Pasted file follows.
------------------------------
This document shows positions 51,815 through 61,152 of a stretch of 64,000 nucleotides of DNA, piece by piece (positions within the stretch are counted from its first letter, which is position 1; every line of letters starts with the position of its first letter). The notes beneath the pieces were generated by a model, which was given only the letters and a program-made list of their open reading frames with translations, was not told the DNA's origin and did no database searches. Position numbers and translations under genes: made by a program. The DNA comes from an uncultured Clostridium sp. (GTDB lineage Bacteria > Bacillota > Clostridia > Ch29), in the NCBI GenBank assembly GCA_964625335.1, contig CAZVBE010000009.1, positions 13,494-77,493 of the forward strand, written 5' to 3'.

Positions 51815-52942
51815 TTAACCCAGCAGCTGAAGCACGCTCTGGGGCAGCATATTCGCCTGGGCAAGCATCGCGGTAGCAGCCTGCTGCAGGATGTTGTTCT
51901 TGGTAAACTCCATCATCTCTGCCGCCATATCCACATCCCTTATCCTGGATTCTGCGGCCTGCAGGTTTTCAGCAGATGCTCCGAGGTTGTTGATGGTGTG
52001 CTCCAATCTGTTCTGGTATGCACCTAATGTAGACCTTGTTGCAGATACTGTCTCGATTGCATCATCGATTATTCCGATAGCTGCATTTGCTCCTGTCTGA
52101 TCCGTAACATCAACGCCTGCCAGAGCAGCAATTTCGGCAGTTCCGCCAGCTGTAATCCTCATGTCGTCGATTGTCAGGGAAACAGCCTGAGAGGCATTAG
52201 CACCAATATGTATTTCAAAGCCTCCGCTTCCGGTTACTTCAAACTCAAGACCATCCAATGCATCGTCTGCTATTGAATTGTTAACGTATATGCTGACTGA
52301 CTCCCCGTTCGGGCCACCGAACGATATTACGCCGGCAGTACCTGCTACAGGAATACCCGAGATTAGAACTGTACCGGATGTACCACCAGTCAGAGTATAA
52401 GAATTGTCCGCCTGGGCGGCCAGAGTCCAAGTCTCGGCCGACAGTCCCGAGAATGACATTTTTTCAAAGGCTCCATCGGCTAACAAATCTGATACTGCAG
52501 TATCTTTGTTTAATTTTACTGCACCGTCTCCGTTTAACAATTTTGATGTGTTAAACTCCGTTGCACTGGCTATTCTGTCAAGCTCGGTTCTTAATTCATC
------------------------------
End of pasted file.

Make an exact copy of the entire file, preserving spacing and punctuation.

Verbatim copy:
This document shows positions 51,815 through 61,152 of a stretch of 64,000 nucleotides of DNA, piece by piece (positions within the stretch are counted from its first letter, which is position 1; every line of letters starts with the position of its first letter). The notes beneath the pieces were generated by a model, which was given only the letters and a program-made list of their open reading frames with translations, was not told the DNA's origin and did no database searches. Position numbers and translations under genes: made by a program. The DNA comes from an uncultured Clostridium sp. (GTDB lineage Bacteria > Bacillota > Clostridia > Ch29), in the NCBI GenBank assembly GCA_964625335.1, contig CAZVBE010000009.1, positions 13,494-77,493 of the forward strand, written 5' to 3'.

Positions 51815-52942
51815 TTAACCCAGCAGCTGAAGCACGCTCTGGGGCAGCATATTCGCCTGGGCAAGCATCGCGGTAGCAGCCTGCTGCAGGATGTTGTTCT
51901 TGGTAAACTCCATCATCTCTGCCGCCATATCCACATCCCTTATCCTGGATTCTGCGGCCTGCAGGTTTTCAGCAGATGCTCCGAGGTTGTTGATGGTGTG
52001 CTCCAATCTGTTCTGGTATGCACCTAATGTAGACCTTGTTGCAGATACTGTCTCGATTGCATCATCGATTATTCCGATAGCTGCATTTGCTCCTGTCTGA
52101 TCCGTAACATCAACGCCTGCCAGAGCAGCAATTTCGGCAGTTCCGCCAGCTGTAATCCTCATGTCGTCGATTGTCAGGGAAACAGCCTGAGAGGCATTAG
52201 CACCAATATGTATTTCAAAGCCTCCGCTTCCGGTTACTTCAAACTCAAGACCATCCAATGCATCGTCTGCTATTGAATTGTTAACGTATATGCTGACTGA
52301 CTCCCCGTTCGGGCCACCGAACGATATTACGCCGGCAGTACCTGCTACAGGAATACCCGAGATTAGAACTGTACCGGATGTACCACCAGTCAGAGTATAA
52401 GAATTGTCCGCCTGGGCGGCCAGAGTCCAAGTCTCGGCCGACAGTCCCGAGAATGACATTTTTTCAAAGGCTCCATCGGCTAACAAATCTGATACTGCAG
52501 TATCTTTGTTTAATTTTACTGCACCGTCTCCGTTTAACAATTTTGATGTGTTAAACTCCGTTGCACTGGCTATTCTGTCAAGCTCGGTTCTTAATTCATC